The first chapter of the Adi Parva of the Mahabharata describes how Vyasa dictated the Mahabharata to Ganesha, who wrote it down:

Brahma said. 'I esteem thee for thy knowledge of divine mysteries, before the whole body of celebrated Munis distinguished for the sanctity of their lives. I know thou hast revealed the divine word, even from its first utterance, in the language of truth. Thou hast called thy present work a poem, wherefore it shall be a poem. There shall be no poets whose works may equal the descriptions of this poem, even, as the three other modes called Asrama are ever unequal in merit to the domestic Asrama. Let Ganesa be thought of, O Muni, for the purpose of writing the poem.' Brahma having thus spoken to Vyasa, retired to his own abode. Then Vyasa began to call to mind Ganesa. And Ganesa, obviator of obstacles, ready to fulfil the desires of his votarieno sooner thought of, than he repaired to the place where Vyasa was seated. And when he had been saluted, and was seated, Vyasa addressed him thus, 'O guide of the Ganas! be thou the writer of the Bharata which I have formed in my imagination, and which I am about to repeat.' Ganesa, upon hearing this address, thus answered, 'I will become the writer of thy work, provided my pen do not for a moment cease writing.' And Vyasa said unto that divinity, 'Wherever there be anything thou dost not comprehend, cease to continue writing.' Ganesa having signified his assent, by repeating the word Om! proceeded to write; and Vyasa began; and by way of diversion, he knit the knots of composition exceeding close; by doing which, he dictated this work according to his engagement. I am (continued Sauti) acquainted with eight thousand and eight hundred verses, and so is Suka, and perhaps Sanjaya. From the mysteriousness of their meaning, O Muni, no one is able, to this day, to penetrate those closely knit difficult slokas. Even the omniscient Ganesa took a moment to consider; while Vyasa, however, continued to compose other verses in great abundance.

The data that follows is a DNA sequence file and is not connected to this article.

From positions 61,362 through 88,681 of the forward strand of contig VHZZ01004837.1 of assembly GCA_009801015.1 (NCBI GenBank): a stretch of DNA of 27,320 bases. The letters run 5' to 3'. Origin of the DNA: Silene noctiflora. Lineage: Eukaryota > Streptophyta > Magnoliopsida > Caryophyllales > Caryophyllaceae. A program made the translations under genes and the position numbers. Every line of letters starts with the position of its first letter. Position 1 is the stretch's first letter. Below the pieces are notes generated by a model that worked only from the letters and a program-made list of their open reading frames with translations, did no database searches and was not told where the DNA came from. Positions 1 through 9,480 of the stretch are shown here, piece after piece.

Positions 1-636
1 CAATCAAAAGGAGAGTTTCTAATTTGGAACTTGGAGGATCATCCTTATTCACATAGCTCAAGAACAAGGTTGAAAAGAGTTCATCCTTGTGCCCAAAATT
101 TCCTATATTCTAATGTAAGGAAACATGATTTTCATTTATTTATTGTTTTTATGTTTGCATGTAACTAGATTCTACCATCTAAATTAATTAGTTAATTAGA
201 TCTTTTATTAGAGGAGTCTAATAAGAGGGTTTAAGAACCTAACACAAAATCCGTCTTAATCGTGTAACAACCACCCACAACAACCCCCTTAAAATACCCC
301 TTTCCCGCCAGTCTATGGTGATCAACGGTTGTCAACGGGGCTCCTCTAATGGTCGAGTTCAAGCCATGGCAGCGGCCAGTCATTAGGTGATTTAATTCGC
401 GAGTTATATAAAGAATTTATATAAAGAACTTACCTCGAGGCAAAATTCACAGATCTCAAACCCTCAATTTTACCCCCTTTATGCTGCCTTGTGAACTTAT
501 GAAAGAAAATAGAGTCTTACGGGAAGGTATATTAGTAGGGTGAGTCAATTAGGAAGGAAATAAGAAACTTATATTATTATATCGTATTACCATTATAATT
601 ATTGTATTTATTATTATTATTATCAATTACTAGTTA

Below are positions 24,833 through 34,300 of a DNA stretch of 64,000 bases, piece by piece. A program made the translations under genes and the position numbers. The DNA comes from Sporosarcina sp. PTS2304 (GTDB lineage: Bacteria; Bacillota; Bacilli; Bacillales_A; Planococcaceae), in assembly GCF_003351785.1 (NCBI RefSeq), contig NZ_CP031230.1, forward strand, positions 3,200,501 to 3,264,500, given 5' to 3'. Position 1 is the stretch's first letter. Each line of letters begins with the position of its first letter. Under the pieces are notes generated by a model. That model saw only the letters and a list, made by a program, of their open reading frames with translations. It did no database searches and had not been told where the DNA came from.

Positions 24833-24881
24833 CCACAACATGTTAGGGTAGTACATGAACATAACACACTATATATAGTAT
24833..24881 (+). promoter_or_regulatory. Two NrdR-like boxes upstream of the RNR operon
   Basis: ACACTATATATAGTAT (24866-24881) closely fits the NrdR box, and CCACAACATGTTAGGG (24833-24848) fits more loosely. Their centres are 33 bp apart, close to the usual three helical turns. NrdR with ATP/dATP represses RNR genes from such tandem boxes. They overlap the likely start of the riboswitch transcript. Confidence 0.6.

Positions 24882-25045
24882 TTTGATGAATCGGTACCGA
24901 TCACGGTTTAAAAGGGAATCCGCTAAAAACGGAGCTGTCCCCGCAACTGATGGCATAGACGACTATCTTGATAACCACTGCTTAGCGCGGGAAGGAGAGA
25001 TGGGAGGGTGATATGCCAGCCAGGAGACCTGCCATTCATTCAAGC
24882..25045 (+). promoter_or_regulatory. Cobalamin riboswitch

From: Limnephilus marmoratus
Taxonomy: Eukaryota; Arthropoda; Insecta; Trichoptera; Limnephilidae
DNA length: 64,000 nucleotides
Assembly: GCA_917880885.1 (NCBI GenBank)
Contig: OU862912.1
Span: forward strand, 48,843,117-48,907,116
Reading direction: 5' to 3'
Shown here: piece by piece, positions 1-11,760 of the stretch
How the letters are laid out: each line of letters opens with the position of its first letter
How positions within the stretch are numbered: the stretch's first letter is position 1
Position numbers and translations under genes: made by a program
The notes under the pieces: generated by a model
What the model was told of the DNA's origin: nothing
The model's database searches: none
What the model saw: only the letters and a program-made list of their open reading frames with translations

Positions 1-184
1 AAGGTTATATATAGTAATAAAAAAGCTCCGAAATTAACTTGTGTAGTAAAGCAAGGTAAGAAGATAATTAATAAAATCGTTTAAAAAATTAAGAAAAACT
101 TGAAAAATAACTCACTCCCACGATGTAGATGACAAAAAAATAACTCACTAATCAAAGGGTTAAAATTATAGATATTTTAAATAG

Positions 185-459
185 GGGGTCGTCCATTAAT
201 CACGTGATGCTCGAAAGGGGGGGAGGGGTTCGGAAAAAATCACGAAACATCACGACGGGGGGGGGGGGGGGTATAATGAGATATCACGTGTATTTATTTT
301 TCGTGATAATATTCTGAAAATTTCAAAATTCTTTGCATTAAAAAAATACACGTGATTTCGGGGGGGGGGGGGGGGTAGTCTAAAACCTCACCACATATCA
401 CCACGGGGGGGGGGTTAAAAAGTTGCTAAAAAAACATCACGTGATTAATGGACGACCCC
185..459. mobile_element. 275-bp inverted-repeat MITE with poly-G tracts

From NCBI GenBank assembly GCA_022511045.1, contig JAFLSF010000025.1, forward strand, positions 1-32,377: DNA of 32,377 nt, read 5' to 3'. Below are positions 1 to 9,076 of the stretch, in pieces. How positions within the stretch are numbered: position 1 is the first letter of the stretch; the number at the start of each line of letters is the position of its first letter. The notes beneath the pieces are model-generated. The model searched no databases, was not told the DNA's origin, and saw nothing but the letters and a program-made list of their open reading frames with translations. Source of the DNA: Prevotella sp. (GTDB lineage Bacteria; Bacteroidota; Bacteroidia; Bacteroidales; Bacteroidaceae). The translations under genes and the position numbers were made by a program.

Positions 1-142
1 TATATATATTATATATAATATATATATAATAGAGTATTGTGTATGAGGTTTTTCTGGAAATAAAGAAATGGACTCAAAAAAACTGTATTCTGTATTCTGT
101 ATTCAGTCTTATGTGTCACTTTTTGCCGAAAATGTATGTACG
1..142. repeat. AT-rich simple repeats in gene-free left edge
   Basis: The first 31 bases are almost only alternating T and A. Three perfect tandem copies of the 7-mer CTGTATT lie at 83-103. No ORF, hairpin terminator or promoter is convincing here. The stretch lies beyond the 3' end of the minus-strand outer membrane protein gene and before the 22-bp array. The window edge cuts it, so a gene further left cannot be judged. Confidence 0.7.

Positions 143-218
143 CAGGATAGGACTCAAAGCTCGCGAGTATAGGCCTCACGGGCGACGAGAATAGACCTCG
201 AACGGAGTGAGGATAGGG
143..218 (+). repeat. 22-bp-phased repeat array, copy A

My question is, what script did Ganesha write the Mahabharata in?

Sanskrit has been written in numerous scripts over the ages. Some people have the misconception that Devanagari is the "original" script of the Sanskrit language, or even that it's a divine script. But in reality it's only called Devanagari because in modern times it's the script that Hindu scripture is written in, not because it's the script of the gods or anything. Scripts like Brahmi are far older than Devanagari. And Sanskrit doesn't have an "original" script; it is a divine and eternal language, but what are divine and eternal are the sounds of the language, not its script.

In any case, are there any scriptures or works of Acharyas that shed light on what script Ganesha used? By the way, I'm aware that some people consider this Vyasa and Ganesha to be an interpolation, but I want an answer that takes for granted that Ganesha wrote the Mahabharata.

  • 1